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2012 Annual Report of Services & Costs of Runaway Program

 Date of Report: May 18, 2012

Annual Report, Runaway and Homeless Youth Programs

1.    Outcomes:

We set a goal of placing between 60 and 70 youth this year, given full funding. Placements decreased from 70 youth in April 10 to March 2011 to 60 youth from April 2011 to March 2012. Nevertheless we reached our minimum goal of 60 for the period. Our disposition to stable housing has increased from 95.7% to 100%.The total number of reported runaway telephone contact incidents to the Northern California Family Center was 240 for this period. We experienced an increase in the rateof placement of total referrals from 21%% last year to 25% this year.  In this period, we are operating at 116% of the estimated goal, because funding has been lower than budget expectations for this period.

We increased our bulk mailing to 4,165 pieces for the year. A significant part of this mailing (42%) was necessary to increase our reserves of available host homes. We intend to increase our mailing of Runaway Brochures in the next period to stimulate total contact. We have contacted telephone referral sources to offer presentations.  

 We tend to credit our referrals as sources of information which led the family or youth to our system.  Even though we get direct requests from individual youths or parents, we ask them how they found out about our services.  In this respect our “Referral at Entrance” statistics show a lower response for “Self-Referral” or “Parent/Legal Guardian, but a more accurate assessment of the informational source of the referral. Given this distinction, over the last three years our most prevalent referral sources are:  Child Protective Services 18.3%, which is over 2 times the national average of 7.7% and significantly[1] higher than the norm. We observed of 18.3% our referrals coming from Juvenile Justice and Law Enforcement while the norm is 18.4%; We received 11.6% of our referrals from Mental Hospitals while the norm is 1.2%, which is significantly[2] more than (over nine times) the national average.  We saw of 8.3% of our referrals coming from Schools while the norm is 8.4%.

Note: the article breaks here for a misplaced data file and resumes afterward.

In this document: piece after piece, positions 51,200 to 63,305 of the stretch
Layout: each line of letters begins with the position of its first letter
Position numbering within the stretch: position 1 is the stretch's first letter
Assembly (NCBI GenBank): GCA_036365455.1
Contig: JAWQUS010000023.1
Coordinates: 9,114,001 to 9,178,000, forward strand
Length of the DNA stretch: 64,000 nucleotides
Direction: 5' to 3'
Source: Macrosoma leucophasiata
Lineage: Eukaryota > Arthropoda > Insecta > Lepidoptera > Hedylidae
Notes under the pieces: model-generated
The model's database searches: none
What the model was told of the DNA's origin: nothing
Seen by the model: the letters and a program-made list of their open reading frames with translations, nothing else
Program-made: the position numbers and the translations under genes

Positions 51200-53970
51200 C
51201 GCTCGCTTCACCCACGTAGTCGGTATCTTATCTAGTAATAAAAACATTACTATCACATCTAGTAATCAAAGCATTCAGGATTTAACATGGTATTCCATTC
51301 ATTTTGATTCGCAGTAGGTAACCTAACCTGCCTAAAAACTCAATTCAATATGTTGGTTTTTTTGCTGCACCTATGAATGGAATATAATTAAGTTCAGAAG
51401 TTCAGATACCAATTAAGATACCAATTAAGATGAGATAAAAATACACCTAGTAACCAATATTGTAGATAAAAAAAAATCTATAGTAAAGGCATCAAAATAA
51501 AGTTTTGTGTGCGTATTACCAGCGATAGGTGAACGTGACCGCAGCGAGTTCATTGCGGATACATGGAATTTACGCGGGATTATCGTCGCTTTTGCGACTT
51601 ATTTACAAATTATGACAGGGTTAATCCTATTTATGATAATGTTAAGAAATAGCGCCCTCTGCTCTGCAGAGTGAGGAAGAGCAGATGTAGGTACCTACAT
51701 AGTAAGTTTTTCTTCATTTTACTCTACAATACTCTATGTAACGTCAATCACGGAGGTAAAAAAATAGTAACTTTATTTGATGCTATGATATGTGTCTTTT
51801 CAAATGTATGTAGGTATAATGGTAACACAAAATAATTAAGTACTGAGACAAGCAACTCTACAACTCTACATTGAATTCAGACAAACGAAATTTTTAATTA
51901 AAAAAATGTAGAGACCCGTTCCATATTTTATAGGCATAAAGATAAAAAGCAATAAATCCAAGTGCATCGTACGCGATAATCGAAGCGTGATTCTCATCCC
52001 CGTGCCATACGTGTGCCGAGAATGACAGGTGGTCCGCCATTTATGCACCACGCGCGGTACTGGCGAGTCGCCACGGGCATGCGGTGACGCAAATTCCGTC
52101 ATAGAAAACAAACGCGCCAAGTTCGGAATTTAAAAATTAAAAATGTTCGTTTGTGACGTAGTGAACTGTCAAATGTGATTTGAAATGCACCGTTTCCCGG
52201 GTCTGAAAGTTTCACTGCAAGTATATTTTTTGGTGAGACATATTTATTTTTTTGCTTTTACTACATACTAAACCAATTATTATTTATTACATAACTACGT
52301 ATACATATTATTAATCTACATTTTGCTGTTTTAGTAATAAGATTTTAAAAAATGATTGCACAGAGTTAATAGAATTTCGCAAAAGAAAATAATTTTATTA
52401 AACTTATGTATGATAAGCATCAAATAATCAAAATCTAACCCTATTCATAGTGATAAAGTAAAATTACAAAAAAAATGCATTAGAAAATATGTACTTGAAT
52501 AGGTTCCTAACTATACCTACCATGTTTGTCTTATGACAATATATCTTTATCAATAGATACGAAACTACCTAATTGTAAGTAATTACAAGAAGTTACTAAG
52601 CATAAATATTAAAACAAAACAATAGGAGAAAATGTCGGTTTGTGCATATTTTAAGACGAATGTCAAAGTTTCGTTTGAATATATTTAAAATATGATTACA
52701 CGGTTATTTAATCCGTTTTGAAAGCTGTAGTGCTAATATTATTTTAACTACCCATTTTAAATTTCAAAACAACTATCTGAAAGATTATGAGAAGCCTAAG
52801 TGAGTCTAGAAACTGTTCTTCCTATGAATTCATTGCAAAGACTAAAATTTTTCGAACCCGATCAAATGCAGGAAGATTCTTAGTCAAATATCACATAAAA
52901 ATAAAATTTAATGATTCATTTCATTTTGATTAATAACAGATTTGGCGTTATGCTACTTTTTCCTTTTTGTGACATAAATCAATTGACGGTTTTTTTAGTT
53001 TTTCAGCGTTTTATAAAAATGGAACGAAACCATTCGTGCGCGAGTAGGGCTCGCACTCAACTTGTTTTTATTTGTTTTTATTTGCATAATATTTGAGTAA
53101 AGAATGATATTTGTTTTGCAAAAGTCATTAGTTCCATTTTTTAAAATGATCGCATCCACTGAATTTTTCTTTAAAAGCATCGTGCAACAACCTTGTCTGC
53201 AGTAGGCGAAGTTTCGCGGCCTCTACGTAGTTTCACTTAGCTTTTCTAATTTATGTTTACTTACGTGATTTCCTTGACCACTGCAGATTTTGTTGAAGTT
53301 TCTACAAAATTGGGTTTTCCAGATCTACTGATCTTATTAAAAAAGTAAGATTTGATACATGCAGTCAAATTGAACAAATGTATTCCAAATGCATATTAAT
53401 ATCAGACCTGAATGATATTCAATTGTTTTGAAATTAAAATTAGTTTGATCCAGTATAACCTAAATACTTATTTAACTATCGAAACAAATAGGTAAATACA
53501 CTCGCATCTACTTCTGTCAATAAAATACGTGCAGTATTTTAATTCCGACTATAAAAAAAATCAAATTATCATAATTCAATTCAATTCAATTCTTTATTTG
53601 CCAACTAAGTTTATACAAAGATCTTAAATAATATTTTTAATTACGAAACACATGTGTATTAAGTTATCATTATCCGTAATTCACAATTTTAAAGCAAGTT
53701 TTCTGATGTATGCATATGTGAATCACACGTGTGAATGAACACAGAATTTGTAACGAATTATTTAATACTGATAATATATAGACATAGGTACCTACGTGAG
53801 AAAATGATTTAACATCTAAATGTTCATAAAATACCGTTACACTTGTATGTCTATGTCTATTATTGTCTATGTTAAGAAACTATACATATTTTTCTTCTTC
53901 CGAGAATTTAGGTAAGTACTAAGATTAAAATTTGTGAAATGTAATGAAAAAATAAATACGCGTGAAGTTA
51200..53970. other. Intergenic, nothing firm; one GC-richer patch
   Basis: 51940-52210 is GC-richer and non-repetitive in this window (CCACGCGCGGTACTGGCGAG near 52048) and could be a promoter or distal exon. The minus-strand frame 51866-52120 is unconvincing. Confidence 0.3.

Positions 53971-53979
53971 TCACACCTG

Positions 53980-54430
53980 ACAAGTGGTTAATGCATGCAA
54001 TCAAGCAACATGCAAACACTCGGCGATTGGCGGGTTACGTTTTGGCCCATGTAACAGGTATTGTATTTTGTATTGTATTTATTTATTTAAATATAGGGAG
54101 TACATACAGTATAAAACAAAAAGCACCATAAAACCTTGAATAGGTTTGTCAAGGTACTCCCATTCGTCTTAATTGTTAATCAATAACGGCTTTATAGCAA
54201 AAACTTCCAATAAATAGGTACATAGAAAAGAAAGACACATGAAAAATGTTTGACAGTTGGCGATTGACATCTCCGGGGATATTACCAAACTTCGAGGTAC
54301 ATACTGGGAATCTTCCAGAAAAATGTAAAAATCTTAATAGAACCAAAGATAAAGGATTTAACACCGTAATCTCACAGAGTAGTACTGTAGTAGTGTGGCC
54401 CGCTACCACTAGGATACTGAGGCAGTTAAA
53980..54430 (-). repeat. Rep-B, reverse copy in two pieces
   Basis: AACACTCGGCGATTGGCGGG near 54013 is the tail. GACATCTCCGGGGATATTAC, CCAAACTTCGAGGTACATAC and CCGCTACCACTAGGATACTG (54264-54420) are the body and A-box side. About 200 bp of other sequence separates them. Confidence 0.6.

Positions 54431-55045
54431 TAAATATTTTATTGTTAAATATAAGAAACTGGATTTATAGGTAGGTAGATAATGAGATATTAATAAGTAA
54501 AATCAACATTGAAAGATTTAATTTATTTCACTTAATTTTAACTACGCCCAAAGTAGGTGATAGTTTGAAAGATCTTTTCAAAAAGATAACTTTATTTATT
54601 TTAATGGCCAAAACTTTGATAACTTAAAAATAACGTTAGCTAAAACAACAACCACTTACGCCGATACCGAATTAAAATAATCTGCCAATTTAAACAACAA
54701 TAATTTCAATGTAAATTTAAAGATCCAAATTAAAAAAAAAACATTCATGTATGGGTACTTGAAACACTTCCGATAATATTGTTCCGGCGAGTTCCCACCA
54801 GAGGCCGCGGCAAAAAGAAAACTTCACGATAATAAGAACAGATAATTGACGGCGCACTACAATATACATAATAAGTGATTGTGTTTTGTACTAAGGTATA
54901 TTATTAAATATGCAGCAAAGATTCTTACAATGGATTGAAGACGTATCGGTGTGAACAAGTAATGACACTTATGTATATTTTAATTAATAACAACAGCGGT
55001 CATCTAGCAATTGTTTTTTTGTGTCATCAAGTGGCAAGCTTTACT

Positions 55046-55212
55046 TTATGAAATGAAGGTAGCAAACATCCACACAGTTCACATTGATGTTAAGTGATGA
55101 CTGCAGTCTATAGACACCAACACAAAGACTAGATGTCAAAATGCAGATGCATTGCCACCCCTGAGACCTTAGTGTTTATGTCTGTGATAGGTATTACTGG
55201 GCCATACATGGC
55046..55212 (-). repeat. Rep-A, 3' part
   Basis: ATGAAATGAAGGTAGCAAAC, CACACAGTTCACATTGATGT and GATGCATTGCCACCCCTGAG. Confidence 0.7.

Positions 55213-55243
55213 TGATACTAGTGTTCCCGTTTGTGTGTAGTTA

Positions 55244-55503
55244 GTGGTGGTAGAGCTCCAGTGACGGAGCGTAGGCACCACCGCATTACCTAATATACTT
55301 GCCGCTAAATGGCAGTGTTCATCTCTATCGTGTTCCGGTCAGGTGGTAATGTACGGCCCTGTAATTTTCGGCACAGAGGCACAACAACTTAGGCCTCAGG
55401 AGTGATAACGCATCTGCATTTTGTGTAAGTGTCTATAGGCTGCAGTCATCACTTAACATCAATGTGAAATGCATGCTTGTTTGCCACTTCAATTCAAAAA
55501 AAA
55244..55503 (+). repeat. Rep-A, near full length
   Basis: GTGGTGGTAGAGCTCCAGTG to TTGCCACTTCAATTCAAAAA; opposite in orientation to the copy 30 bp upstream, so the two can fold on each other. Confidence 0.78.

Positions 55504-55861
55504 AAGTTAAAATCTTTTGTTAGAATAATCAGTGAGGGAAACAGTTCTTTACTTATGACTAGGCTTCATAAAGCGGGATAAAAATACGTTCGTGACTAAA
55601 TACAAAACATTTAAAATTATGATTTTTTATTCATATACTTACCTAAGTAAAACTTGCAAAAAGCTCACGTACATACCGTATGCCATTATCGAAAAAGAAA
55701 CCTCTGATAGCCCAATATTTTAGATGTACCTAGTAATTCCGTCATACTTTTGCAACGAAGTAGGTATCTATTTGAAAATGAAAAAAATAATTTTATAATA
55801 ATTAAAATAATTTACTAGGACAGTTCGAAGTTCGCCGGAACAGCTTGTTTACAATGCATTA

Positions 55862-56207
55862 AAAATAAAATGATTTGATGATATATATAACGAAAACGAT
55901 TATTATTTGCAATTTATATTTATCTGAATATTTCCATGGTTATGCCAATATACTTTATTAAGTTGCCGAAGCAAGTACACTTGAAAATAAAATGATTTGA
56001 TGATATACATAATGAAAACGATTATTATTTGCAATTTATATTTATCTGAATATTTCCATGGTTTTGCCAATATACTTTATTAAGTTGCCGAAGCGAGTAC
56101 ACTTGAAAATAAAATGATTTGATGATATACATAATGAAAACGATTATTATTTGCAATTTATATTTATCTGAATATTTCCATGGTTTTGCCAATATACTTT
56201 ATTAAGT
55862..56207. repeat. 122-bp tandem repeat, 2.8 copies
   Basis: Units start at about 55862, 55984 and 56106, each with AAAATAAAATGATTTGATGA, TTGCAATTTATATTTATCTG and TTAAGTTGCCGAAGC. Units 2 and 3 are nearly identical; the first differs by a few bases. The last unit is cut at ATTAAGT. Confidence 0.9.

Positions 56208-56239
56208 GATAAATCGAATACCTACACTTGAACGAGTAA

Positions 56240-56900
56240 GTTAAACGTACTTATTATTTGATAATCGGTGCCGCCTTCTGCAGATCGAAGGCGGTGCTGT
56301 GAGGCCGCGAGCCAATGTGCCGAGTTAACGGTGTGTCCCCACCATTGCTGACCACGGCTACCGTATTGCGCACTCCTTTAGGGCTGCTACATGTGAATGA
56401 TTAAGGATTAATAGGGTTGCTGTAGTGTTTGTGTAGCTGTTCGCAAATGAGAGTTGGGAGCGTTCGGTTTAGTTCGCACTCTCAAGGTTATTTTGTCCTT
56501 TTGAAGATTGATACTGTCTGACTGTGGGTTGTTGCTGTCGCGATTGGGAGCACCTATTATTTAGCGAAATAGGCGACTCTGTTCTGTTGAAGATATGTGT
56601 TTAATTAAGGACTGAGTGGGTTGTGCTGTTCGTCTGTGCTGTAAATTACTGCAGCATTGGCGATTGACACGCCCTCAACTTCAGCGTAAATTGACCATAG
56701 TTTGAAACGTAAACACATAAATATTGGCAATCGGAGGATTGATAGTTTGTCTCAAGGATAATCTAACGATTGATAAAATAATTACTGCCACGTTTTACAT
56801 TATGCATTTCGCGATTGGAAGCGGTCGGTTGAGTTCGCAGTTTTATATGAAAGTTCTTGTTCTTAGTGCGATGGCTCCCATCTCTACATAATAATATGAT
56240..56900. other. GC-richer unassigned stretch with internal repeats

The “Living Situation at Exit”, which reflects the outcome to intervention, concluded as follows: in the annual period from April 2011 through March 2012, “Stable Housing” placements were 100%.  Last year about 3.4% of placements went to institutional locations.  This year from April 2011 to March 2012 (2/60) or 3.3% went to an institutional setting which is lower than expected and is a preferred outcome. The placement for family and extended family was 96.6% and well above to the original goal.

Disposition to Stable Living on Exit from April 2011 through March 2012

 In the last year we have had zero cases where a child ran back to the streets.  In the last three years we had only 4 cases out of 210 in which the youths returned to the streets.  Thismeans thatour average of 1.9% is significantly[3] lower than the national average of 7% for youth under 18 years.  When we graph the observed number of youths running compared to the expected national averagewe see a rate of running that is less than one third the national rate.  This performance is in line with results going back as far as 2007.  It does raise the question, “Are these children able to sustain stable housing after they have left our program?”  To this end we will seek to track their living arrange-ments for 30 days and 60 days after the case has ended." target="_blank">"/>

2.  Trends: 

Referrals were not as high as expected, despite the high un-employment rates and an expected increase in the number of runaway and homeless youth which would result from this problem. We believe that this long-term paradoxical drop in referrals is the result of a large reduction in the key individuals who have historically made referrals to our program.  Two years ago 100 CPS workers (45%) were laid off by county government.  Similar layoffs occurred in the schools, mental health services, etc.  There has been no replacement of these positions.

This year we experienced a lower level of funding for the program, than the $220,000 which was projected in the original budget in 2010. From April to March period, we expended $189,611, or 86% of the originally estimated cash needed for the program.

We anticipate the likelihood of private cash contributions in the next financial period. We also have a number of private foundation applications pending.